“This great stress on the mouth passed to the whole body,” Onar explained. Though most of the recovered horses had been younger than ten when they died, they were already beset by skeletal disease: “foot problems, vertebral-column deformities, spondylitis, terrible spinal problems—they couldn’t turn right or left.” Once the horses could no longer work, they were slaughtered and flayed. When the skins, horsehair, and meat had been taken, the bones were dumped into the harbor. The Byzantines, unlike the Romans, ate horses.

Byzantine written sources had mentioned nobles eating bears and donkeys, but nobody had known whether the stories were true. At Yenikapı, donkey and bear bones were found with unmistakable marks of butchery. Ostrich bones were found, but only the back legs. “That’s where all the meat is,” Onar explained, pointing at his own leg. People might have eaten the ostrich legs during ship journeys from North Africa. Butchered elephant bones were found, presumably from the circus at the hippodrome. Onar suspects that the thrifty Byzantines had fed the elephants, upon their retirement, to the lions.

From the elephant bones we passed to the skulls of dancing bears. The cubs’ skulls showed compression fractures, from having been hit during training. The adult skulls had marks on the muzzles, from having been bound shut. Dancing bears had been a popular Byzantine entertainment. Empress Theodora’s father was a bear trainer.

Byzantine horses, bred for carrying large loads, were controlled by iron bits that eroded their upper palates and wore through the bone. Here, a ventral view of a horse skull, from the Middle Byzantine period.

Byzantine horses, bred for carrying large loads, were controlled by iron bits that eroded their upper palates and wore through the bone. Here, a ventral view of a horse skull, from the Middle Byzantine period.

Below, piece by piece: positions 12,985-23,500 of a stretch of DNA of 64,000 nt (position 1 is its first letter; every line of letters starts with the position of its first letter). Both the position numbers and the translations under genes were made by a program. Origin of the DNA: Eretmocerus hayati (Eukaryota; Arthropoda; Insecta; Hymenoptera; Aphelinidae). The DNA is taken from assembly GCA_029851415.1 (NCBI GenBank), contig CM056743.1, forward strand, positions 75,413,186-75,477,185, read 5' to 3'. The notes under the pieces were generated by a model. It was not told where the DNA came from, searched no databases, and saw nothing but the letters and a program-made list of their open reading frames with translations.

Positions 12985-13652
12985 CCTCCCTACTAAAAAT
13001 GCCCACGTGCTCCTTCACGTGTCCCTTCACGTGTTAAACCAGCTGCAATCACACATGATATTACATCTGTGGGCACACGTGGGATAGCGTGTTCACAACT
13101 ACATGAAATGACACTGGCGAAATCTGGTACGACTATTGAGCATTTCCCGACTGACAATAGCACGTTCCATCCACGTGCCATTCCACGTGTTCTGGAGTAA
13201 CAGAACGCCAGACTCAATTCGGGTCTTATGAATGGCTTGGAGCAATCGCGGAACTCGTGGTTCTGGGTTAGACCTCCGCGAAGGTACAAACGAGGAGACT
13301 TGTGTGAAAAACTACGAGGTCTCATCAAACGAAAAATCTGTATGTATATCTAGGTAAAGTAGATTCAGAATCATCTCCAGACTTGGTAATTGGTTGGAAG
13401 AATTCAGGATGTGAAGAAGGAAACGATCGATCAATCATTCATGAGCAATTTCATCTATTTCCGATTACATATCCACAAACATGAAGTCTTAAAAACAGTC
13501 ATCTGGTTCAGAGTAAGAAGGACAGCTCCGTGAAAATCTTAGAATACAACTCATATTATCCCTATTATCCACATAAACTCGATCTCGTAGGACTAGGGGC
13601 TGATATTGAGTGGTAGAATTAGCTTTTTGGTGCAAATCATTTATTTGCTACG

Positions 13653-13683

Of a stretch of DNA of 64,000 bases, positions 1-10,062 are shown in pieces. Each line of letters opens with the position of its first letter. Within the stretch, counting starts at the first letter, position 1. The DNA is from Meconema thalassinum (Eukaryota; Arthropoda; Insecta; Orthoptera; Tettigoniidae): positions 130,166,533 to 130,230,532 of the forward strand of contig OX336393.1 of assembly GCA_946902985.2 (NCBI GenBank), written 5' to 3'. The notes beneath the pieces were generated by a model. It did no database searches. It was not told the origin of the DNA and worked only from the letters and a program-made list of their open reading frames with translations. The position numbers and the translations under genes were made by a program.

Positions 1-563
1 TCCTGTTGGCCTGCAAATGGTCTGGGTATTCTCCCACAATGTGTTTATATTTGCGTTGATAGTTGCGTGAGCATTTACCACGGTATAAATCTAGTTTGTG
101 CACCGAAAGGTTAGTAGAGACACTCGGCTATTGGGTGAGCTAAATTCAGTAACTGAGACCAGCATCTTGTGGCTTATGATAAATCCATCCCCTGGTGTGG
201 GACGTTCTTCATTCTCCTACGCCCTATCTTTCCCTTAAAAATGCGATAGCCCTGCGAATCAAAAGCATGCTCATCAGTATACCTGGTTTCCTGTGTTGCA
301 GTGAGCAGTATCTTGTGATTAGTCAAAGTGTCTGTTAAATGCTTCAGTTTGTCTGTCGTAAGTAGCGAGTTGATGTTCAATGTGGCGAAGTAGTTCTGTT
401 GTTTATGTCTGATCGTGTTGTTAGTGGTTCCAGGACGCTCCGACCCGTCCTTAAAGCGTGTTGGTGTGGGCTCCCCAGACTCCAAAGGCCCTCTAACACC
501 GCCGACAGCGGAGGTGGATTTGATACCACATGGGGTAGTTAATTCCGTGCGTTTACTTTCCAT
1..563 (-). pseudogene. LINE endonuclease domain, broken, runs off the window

We came to a wall covered with hundreds of Byzantine dog skulls. Onar’s partiality to dogs immediately became apparent. As a student, he had researched the dog burials of Urartu, an Iron Age civilization in the Caucasus, where people had been buried in mass graves with large numbers of dogs so that they could all spend the afterlife together. The Byzantines, he said, had stray dogs, watchdogs, and pet dogs (a sign of social status). When I mentioned that I had a cat, he showed me a small number of cat skulls, and assured me that cats were treated better in the Byzantine Empire than in Western Europe. Gently, as if consoling me for something, he said, “I can tell you this: those cats had no problems that were caused by human hands.” In general, he said, you could tell a lot about a society by the way it treated its animals. I asked what conclusions he had drawn about the Byzantines. “We found a dog with a broken foot, and its foot was set,” he said. “It was treated. The dog didn’t die from that injury. So even the lame dog was fed.”

In April, 2013, Erdoğan drew a telling comparison between the findings at Yenikapı and a controversial new shopping center that he was proposing to build in Gezi Park, near Istanbul’s Taksim Square. The shopping center was to be housed in a replica of an Ottoman barracks that had been destroyed in 1940. At a press conference, a month before the Gezi plan sparked nationwide antigovernment protests, Erdoğan asked why Yenikapı’s Byzantine findings were more worthy of preservation than the Ottoman barracks. “Three or five pots and pans turned up from the bottom of the sea, a spoon turned up, and these have to be preserved,” he said. “But the barracks, which could save Taksim Square, it’s a perfectly good building, architecturally and aesthetically, and this you won’t preserve. If that’s not ideology, what is?”

He was right: archeology is ideology, especially in modern Turkey. Mustafa Kemal, who founded the republic, in 1923, once wrote in a cable to his Prime Minister, “More students should be trained in archeology.” The Ottoman Empire—an entity that at its peak encompassed the Balkans and much of the Caucasus, North Africa, and the Middle East—had recently been dismantled by the Allied Powers, after the catastrophic defeat of the First World War. Woodrow Wilson’s Fourteen Points, asserting the principle of self-determination, was one of many signs that the age of multiethnic empires, such as the Ottoman and the Austro-Hungarian, was giving way to an age of ethnic nation-states. Kemal understood that, if Turkish-speaking Muslims were going to retain any land in the former Ottoman Empire, they would have to come up with a unifying mythology of Turkishness, based on the Western European ideals of ethnic nationalism, positivism, and secularism. Adopting the surname Atatürk (Father Turk), he quickly set about inventing a new national identity. Of course, it couldn’t seem invented; that’s where archeology came in.